The United States will maintain a higher than originally planned troop presence in Afghanistan, U.S. President Barack Obama announced Wednesday. About 8,400 American troops will now remain in the strife-torn country until the end of Obama’s term — much higher than the initial target of 5,500.
“To their credit — and in the face of a continued Taliban insurgency and terrorist networks — Afghan forces remain in control of all the major population centers, provincial capitals, major transit routes and most district centers,” Obama said during a press briefing at the White House. “Nevertheless, the security situation in Afghanistan remains precarious. Even as they improve, Afghan security forces are still not as strong as they need to be. With our help, they’re still working to improve critical capabilities such as intelligence, logistics, aviation and command and control.”
There are roughly 9,800 American troops currently deployed in Afghanistan. In 2014, while announcing an end to U.S. combat mission in the country, Obama had pledged to draw down all but roughly 1,000 military personnel working at the U.S. embassy in Kabul by the end of 2015. In October, however, he announced a change in the policy, stating that more than half of the 9,800 U.S. troops in Afghanistan would stay on until 2017.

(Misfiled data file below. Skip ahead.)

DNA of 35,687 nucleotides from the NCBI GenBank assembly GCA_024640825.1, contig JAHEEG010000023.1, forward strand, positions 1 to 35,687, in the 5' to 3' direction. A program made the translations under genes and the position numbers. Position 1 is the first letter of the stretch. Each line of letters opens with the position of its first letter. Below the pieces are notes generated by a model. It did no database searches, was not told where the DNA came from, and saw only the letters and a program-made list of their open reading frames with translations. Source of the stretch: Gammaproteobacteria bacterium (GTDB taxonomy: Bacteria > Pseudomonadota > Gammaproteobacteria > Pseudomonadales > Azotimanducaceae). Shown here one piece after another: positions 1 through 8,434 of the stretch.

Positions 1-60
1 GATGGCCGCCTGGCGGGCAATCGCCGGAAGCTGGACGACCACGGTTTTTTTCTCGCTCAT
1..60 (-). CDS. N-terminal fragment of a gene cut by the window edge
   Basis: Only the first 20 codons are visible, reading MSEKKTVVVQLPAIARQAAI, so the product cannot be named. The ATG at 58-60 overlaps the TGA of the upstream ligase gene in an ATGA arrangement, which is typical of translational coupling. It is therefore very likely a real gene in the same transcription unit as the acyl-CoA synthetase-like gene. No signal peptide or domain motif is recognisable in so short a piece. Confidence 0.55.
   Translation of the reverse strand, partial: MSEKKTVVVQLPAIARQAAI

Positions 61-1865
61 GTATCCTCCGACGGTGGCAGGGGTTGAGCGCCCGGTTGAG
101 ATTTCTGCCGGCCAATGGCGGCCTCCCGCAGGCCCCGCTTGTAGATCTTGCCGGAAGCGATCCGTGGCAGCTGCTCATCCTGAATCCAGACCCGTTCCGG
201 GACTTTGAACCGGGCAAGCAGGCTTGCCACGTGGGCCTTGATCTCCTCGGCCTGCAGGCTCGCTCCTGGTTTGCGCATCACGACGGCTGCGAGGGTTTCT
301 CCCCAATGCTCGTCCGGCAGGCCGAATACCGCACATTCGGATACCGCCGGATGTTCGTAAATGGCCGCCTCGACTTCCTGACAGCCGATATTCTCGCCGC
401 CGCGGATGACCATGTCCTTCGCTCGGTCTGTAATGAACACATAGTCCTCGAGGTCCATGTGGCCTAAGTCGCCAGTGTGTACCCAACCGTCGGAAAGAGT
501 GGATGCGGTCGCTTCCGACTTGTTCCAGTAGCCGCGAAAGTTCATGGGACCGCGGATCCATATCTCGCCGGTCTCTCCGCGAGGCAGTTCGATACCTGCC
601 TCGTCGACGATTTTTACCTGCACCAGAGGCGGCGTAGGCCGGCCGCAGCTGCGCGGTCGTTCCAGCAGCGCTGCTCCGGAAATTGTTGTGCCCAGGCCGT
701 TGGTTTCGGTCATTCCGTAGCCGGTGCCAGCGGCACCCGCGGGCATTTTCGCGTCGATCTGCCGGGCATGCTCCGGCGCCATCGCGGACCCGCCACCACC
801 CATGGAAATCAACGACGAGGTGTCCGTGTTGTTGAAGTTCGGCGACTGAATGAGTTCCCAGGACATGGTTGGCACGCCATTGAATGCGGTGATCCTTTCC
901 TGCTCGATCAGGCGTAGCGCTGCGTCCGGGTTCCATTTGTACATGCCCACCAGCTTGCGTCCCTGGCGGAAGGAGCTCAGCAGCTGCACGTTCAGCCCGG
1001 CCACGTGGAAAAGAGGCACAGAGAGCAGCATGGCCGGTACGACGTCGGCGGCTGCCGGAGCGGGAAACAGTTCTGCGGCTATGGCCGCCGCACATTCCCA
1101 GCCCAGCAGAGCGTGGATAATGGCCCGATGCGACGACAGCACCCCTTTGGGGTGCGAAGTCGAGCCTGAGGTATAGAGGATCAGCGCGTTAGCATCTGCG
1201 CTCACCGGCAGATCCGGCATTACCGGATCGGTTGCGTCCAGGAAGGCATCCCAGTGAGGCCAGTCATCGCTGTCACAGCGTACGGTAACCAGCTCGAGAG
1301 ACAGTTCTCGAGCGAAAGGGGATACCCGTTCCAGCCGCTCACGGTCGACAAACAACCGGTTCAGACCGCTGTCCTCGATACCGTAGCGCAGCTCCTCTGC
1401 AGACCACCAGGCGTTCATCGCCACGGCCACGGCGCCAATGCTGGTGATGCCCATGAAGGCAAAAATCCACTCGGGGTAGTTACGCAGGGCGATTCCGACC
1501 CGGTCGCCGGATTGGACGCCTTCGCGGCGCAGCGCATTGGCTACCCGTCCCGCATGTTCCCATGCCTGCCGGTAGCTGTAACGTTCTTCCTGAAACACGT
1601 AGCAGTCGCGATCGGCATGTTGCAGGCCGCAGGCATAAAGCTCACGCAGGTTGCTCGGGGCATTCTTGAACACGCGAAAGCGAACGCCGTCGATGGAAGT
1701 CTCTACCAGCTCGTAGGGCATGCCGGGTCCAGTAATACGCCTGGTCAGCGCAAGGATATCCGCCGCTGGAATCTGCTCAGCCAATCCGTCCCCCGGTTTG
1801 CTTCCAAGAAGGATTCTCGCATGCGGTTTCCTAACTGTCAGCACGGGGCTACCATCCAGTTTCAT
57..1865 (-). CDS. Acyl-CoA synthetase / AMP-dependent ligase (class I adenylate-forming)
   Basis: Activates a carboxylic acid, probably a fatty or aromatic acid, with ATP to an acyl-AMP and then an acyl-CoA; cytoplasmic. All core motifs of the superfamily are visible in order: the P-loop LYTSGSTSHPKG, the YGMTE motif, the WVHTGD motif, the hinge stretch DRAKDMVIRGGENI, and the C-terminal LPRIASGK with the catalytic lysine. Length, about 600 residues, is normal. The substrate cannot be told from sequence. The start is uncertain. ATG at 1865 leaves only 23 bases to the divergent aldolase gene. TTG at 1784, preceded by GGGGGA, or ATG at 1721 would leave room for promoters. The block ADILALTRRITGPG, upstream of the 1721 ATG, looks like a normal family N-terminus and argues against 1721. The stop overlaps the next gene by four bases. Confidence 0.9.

The decision announced Thursday further slows the drawdown, leaving Obama’s successor with a substantial military presence in the country — although it is way below the 100,000 troops that the U.S. once had on the ground.
“The narrow missions assigned to our forces will not change. They remain focused on supporting Afghan forces and going after terrorists. But maintaining our forces at this specific level — based on our assessment of the security conditions and the strength of Afghan forces — will allow us to continue to provide tailored support to help Afghan forces continue to improve,” Obama said.
The announcement comes amid a marked surge in violence across the country. Over the past year — since it announced the death of its former leader Mullah Mohammed Omar — the Taliban has intensified bombings and large-scale assaults on security forces in the country, shunning peace talks with the Afghan government. Even the death of Omar’s successor Mullah Akhtar Mansour in May has failed to abate the intensity of the attacks — some of which have also targeted police and civilians in the capital city of Kabul.
“My decision today also sends a message to the Taliban and all those who have opposed Afghanistan’s progress. You have now been waging war against the Afghan people for many years. You’ve been unable to prevail,” Obama said. “I will say it again — the only way to end this conflict and to achieve a full drawdown of foreign forces from Afghanistan is through a lasting political settlement between the Afghan government and the Taliban. That’s the only way.”